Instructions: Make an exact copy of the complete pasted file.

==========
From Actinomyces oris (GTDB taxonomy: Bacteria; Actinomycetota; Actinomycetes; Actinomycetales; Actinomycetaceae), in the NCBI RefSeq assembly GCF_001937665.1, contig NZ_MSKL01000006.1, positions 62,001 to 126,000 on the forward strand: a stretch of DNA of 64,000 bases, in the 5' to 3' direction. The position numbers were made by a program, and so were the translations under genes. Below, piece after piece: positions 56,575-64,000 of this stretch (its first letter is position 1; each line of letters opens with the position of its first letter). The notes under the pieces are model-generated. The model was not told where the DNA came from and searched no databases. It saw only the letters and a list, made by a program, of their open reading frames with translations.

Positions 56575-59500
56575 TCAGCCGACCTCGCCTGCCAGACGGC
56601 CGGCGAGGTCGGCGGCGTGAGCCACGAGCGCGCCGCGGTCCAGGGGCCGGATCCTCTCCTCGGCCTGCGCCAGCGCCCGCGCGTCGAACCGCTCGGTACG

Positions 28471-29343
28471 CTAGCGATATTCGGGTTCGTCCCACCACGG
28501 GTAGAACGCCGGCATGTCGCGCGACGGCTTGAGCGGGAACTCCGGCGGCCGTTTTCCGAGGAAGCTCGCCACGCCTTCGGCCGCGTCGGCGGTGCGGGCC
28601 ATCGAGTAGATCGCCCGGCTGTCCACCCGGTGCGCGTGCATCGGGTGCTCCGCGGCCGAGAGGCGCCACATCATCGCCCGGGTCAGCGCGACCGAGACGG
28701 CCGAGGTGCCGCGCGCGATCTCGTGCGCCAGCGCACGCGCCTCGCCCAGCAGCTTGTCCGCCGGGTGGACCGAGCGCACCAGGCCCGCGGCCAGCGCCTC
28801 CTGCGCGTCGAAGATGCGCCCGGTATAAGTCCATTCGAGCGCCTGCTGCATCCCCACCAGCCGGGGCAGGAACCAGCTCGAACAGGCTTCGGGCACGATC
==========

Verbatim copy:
From Actinomyces oris (GTDB taxonomy: Bacteria; Actinomycetota; Actinomycetes; Actinomycetales; Actinomycetaceae), in the NCBI RefSeq assembly GCF_001937665.1, contig NZ_MSKL01000006.1, positions 62,001 to 126,000 on the forward strand: a stretch of DNA of 64,000 bases, in the 5' to 3' direction. The position numbers were made by a program, and so were the translations under genes. Below, piece after piece: positions 56,575-64,000 of this stretch (its first letter is position 1; each line of letters opens with the position of its first letter). The notes under the pieces are model-generated. The model was not told where the DNA came from and searched no databases. It saw only the letters and a list, made by a program, of their open reading frames with translations.

Positions 56575-59500
56575 TCAGCCGACCTCGCCTGCCAGACGGC
56601 CGGCGAGGTCGGCGGCGTGAGCCACGAGCGCGCCGCGGTCCAGGGGCCGGATCCTCTCCTCGGCCTGCGCCAGCGCCCGCGCGTCGAACCGCTCGGTACG

Positions 28471-29343
28471 CTAGCGATATTCGGGTTCGTCCCACCACGG
28501 GTAGAACGCCGGCATGTCGCGCGACGGCTTGAGCGGGAACTCCGGCGGCCGTTTTCCGAGGAAGCTCGCCACGCCTTCGGCCGCGTCGGCGGTGCGGGCC
28601 ATCGAGTAGATCGCCCGGCTGTCCACCCGGTGCGCGTGCATCGGGTGCTCCGCGGCCGAGAGGCGCCACATCATCGCCCGGGTCAGCGCGACCGAGACGG
28701 CCGAGGTGCCGCGCGCGATCTCGTGCGCCAGCGCACGCGCCTCGCCCAGCAGCTTGTCCGCCGGGTGGACCGAGCGCACCAGGCCCGCGGCCAGCGCCTC
28801 CTGCGCGTCGAAGATGCGCCCGGTATAAGTCCATTCGAGCGCCTGCTGCATCCCCACCAGCCGGGGCAGGAACCAGCTCGAACAGGCTTCGGGCACGATC